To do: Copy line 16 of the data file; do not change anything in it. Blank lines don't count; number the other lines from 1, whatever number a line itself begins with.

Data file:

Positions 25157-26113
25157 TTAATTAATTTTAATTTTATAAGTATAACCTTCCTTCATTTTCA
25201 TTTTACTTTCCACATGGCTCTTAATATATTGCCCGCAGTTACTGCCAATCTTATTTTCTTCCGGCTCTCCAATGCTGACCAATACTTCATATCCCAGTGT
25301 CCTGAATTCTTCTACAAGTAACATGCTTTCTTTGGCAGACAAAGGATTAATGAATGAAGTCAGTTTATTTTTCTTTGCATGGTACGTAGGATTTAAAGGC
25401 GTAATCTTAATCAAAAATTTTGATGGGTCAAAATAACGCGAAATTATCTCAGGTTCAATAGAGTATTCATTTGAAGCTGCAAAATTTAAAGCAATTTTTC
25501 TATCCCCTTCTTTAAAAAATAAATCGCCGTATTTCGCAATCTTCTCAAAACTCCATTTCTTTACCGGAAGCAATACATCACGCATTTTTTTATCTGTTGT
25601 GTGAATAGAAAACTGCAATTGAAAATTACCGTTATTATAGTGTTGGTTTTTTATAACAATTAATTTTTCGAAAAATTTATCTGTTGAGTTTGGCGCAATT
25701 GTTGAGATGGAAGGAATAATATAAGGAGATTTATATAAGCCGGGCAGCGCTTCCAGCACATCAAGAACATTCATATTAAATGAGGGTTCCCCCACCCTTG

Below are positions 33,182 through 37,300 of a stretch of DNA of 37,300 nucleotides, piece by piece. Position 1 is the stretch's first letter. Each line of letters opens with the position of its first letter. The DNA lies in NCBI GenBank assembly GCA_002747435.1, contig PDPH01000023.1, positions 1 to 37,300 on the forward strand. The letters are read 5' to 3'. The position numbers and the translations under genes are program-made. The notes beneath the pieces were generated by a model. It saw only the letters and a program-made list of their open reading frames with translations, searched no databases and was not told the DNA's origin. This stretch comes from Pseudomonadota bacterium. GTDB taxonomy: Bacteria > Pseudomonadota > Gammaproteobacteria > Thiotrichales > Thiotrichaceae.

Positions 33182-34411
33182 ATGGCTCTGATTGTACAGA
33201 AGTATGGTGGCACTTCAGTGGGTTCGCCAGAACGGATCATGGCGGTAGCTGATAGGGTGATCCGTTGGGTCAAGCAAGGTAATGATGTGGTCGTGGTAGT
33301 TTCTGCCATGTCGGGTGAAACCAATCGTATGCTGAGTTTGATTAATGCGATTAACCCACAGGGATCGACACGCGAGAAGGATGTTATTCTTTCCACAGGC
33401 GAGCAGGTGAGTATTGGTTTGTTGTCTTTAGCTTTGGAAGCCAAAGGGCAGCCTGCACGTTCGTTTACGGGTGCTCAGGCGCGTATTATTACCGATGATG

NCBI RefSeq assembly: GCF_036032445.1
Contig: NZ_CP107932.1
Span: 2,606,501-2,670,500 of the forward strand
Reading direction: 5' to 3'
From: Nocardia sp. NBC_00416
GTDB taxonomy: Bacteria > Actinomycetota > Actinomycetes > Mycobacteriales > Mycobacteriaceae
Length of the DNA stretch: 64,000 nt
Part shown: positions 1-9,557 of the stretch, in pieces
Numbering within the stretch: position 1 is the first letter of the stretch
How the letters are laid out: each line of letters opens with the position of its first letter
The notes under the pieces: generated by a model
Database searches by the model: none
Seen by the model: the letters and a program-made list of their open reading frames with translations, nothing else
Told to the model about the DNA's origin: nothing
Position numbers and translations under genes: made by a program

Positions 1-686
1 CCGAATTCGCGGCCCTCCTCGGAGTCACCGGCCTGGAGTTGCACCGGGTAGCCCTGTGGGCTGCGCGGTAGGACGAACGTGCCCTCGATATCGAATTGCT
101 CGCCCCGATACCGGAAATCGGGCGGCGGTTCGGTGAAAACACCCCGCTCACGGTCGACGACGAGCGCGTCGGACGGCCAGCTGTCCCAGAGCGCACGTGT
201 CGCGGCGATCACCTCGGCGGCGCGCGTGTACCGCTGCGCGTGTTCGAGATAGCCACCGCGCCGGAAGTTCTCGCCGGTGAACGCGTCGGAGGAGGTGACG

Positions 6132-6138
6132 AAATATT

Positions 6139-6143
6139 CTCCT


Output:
Contig: NZ_CP107932.1